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mandamus to satisfy warrants surrendered for redemption, as provided by law. Day v. Callow, 39 Cal. 593; People v. Swift, 31 Cal. 29; Freehill v. Chamberlain, 65 Cal. 603; Jones v. Morgan, 67 Cal. 308.

The legislature has the constitutional power to pass an act requiring boards of supervisors of counties to issue and sell county bonds for the purpose of raising money to improve roads in a county, and the people of the state, without a relator, may bring an action to compel, by writ of mandate, the board of supervisors to do the same. People v. Board of Supervisors, 50 Cal. 561; Santa Cruz R. R. Co. v. Board of Supervisors, 62 Cal. 239.

If an official duty is to be performed by an officer on the happening of an event, he cannot capriciously refuse to perform it on the plea that he is not satisfied that it has happened. If the fact exists and is established by proof, it is his legal duty to be satisfied and perform the act, and if he refuses, mandamus will lie. Stockton R. R. Co. v. Stockton, 51 Cal. 329.

If a board of supervisors of a county refuse to act on a claini against the county presented to them, for the reason that they have not the power to approve of it, mandamus is the proper action to determine whether they possess such power. People v. Board of Supervisors, 28 Cal. 430.

Where the provisions of a municipal charter make it the duty of the treasurer to pay the interest of certain bonds when the same falls due out of a fund provided for that purpose, such payment is a duty specially enjoined by law upon the officer, and may be enforced by mandamus. Meyer v. Porter, 65 Cal. 67.

Mandamus will lie to compel the auditor to enter in his books an increase of the assessments by adding a percentage in accordance with the direction of the state board of equal. ization. People v. Strother, 67 Cal. 624.

Where it is clearly the duty of the board of election commissioners to call and hold an election, performance of such duty cannot be refused on the ground that there may not be sufficient funds in the treasury to defray the expenses. • Gibbs v. Bartlett, 63 Cal. 117.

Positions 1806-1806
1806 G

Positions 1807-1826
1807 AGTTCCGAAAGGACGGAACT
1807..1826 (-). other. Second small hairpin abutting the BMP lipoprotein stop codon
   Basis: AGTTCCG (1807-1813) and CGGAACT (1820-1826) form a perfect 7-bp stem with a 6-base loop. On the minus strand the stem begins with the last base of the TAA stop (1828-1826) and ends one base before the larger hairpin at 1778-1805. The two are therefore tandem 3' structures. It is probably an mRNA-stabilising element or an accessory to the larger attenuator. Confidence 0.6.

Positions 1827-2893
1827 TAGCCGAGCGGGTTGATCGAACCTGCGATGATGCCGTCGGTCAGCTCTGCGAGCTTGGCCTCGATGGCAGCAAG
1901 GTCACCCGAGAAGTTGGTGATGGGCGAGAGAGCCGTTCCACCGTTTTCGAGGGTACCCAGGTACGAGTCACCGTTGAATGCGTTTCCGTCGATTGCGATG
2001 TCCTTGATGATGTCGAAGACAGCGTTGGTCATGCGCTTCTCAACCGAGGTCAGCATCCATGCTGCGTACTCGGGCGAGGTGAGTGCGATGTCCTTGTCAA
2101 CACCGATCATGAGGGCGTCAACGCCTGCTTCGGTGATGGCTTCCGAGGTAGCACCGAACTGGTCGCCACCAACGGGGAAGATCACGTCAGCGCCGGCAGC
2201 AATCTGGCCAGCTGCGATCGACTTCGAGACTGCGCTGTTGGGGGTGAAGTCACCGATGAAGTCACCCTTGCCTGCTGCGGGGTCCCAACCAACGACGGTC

If the tax collector fails to make a deed which complies with the law, it would seem that he can be compelled by mandamus to make proper deed. Grimm v. O'Connell, 54 Cal. 522.

A board of supervisors has no authority to cancel an assessment of property made by the assessor and placed by him on the assessment book, and if the board make such an order it is void. People v. Ashbury, 44 Cal, 616; People v. Board of Supervisors, 44 Cal. 613.

The auditor, in making a copy of the assessment book for the tax collector, cannot review or correct the errors of the board of supervisors while acting within the sphere of their authority, still he must disregard any order of the board which it has no jurisdiction to make. People v. Ashbury, 44 Cal. 616.

A writ of mandate does not lie to command

a person to perform an act beyond that enjoined by law upon him as a duty pertaining to his office or position. Davis v. Porter, 66 Cal. 658.

In default of action by the board of supervisors, the auditor cannot fix the salary at the minimum provided in the code. The law does not authorize him to draw his warrant for the payment of a salary which has not been fixed by the supervisors, or by law. Peachy v. Redmond, 59 Cal. 326.

If a contract entered into on behalf of a county is unauthorized by law and void, a warrant drawn by the auditor on the treasurer, in pursuance of an order of the board of supervisors, for work performed under the contract, is also unauthorized and void, and the treasurer cannot be compelled to pay the same. Perry v. Ames, 26 Cal. 372.